Burn Injuries in House Fires

You have three minutes or less to escape your home if it catches fire. This is much less time compared to decades ago. The reason for this is that furniture and other items in your home are made differently today, and these items burn much faster. A fire can completely consume your home in a matter of five minutes. Should you get stuck in your home, you could suffer burn injuries from a range of sources.

A large number of house fires in Chicago and throughout the country occur because of “careless” cooking: when someone turns on the stove or grill to cook a meal and then leaves it unattended. Grease can splatter or oil can overflow from a pot, leading to a fire. In a matter of minutes, your entire kitchen could be engulfed in flames. Never leave a lit stove or grill unattended, especially if you have children or pets. If you must walk away, turn the flame off or ask someone to watch the appliance until you return.

There are hundreds of products on the market that have warnings for flammability. If one of these products were to explode inside your home, you could be dealing with a fire that quickly spirals out of control. If you were using the product at the time it exploded, you could suffer serious burns that could land you in the hospital for months and might even require skin grafts to heal the injured area.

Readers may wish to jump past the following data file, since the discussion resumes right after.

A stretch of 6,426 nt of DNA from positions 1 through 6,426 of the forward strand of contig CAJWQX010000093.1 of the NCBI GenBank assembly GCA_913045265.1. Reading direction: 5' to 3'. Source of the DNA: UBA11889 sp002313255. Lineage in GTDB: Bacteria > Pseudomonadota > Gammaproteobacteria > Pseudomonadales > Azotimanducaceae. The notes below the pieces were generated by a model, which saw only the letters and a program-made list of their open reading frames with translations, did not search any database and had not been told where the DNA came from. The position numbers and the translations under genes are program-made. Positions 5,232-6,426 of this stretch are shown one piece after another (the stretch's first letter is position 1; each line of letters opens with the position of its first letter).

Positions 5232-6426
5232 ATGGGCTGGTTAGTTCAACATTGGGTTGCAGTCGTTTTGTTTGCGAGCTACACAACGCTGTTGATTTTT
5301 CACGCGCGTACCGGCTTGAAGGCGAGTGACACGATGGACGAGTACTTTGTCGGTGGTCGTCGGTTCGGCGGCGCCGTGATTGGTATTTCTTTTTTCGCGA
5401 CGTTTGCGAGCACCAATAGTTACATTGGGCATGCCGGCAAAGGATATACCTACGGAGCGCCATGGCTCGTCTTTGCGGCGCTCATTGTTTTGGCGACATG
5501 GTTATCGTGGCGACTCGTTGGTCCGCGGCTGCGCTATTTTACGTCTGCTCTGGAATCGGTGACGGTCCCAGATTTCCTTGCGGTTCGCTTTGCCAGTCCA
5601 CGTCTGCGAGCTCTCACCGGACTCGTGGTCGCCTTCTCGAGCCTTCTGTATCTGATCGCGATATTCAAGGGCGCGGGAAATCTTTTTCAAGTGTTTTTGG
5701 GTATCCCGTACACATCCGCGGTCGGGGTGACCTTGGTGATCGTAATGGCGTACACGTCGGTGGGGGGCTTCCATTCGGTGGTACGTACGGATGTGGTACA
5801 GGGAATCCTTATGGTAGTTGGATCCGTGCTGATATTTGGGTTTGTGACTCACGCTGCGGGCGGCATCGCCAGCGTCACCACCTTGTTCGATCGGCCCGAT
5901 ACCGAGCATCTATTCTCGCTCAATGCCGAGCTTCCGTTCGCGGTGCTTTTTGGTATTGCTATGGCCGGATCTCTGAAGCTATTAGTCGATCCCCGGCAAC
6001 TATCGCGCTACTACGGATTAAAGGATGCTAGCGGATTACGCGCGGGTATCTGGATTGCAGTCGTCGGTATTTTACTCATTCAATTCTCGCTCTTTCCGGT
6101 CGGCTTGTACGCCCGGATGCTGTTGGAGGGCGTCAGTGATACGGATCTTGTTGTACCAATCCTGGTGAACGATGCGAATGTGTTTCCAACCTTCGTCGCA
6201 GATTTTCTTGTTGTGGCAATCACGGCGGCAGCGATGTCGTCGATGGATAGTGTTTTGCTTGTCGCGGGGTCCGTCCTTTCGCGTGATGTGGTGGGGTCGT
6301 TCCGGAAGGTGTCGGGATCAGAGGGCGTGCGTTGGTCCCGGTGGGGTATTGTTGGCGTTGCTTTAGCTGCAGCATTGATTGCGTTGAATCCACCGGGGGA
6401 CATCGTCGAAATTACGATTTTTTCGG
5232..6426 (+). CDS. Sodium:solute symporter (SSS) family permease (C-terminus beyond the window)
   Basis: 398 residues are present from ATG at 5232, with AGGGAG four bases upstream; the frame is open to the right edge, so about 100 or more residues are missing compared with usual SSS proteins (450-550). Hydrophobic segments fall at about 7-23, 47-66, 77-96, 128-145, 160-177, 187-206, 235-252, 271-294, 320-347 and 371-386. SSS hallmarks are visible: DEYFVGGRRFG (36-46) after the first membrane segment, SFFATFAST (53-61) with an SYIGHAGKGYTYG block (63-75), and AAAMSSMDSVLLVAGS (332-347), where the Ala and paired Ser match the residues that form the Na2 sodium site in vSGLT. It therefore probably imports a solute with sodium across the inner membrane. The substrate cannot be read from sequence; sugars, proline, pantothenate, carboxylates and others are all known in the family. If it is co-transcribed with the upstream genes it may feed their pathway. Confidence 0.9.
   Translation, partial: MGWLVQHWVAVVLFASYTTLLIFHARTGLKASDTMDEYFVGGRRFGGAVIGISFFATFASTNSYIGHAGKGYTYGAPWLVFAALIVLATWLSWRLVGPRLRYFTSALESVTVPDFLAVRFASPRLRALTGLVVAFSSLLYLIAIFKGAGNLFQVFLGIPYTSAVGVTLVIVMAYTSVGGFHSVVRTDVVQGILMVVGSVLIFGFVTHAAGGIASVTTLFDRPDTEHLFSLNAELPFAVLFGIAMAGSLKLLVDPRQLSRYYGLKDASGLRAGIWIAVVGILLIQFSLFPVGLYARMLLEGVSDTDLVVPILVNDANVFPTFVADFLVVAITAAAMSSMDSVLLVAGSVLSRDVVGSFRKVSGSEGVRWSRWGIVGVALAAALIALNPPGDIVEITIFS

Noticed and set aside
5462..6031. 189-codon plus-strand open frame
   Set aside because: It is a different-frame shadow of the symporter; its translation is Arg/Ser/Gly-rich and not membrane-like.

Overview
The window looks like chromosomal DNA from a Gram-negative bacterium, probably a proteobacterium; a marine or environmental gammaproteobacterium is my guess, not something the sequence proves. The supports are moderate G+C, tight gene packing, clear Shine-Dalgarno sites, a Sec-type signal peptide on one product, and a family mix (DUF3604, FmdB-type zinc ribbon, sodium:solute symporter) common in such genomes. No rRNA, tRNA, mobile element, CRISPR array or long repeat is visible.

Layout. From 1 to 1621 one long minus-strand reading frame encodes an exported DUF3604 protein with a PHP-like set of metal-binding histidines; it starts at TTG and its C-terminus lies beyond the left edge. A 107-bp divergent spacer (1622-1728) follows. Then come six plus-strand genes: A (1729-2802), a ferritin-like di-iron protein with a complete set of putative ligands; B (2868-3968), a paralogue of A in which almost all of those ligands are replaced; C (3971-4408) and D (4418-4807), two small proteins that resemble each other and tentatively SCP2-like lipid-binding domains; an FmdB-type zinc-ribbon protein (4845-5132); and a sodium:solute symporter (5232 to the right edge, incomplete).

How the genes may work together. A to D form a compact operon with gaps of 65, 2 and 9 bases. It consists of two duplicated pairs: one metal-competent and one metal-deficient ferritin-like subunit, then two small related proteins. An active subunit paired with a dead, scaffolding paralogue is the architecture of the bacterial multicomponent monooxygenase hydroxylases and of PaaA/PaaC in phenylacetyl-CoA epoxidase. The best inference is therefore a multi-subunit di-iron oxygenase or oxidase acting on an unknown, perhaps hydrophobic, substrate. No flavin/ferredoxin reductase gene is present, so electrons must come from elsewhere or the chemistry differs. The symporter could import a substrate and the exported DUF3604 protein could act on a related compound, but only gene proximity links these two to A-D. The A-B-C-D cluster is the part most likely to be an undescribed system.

Categories of burn injuries

There are four categories of burn injuries:

  • First-degree burns: The lowest level of burns one can suffer. It is most often compared to sunburn, and usually doesn’t require professional medical attention.
  • Second-degree burns: These injuries cause damage to the lower layers of the skin. You will see blisters form, and the skin will be painful to touch. The victims may need to seek medical treatment, depending on the size and area of the burns.
  • Third-degree burns: This type of burn injury often present with leathery-looking skin. The damage penetrates into the fat and muscle tissue, and victims may not feel any pain, as the burn can damage nerve endings. Skin grafts are likely to be required, and the victim will likely sustain permanent scarring.
  • Fourth-degree burns: This reaches the bones, and often results in death. If the victim survives, he or she will almost certainly need to have the burn body part amputated.

Suffocation and inhalation are real risks

Not all victims of house fires suffer burn injuries. Inhalation of smoke and ash can lead to long-term respiratory issues. When fires burn, they deplete the oxygen in the room. Being deprived of oxygen can lead to permanent brain damage, and if a victim is left untreated, he or she may suffocate to death.

Did you suffer burn injuries in a house fire? It’s always a smart idea to speak with an experienced Chicago burn injury attorney to see if you could be entitled to damages for your injuries and losses. Call Gainsberg Injury and Accident Lawyers today at 312-600-9585 or complete a contact form to schedule a consultation.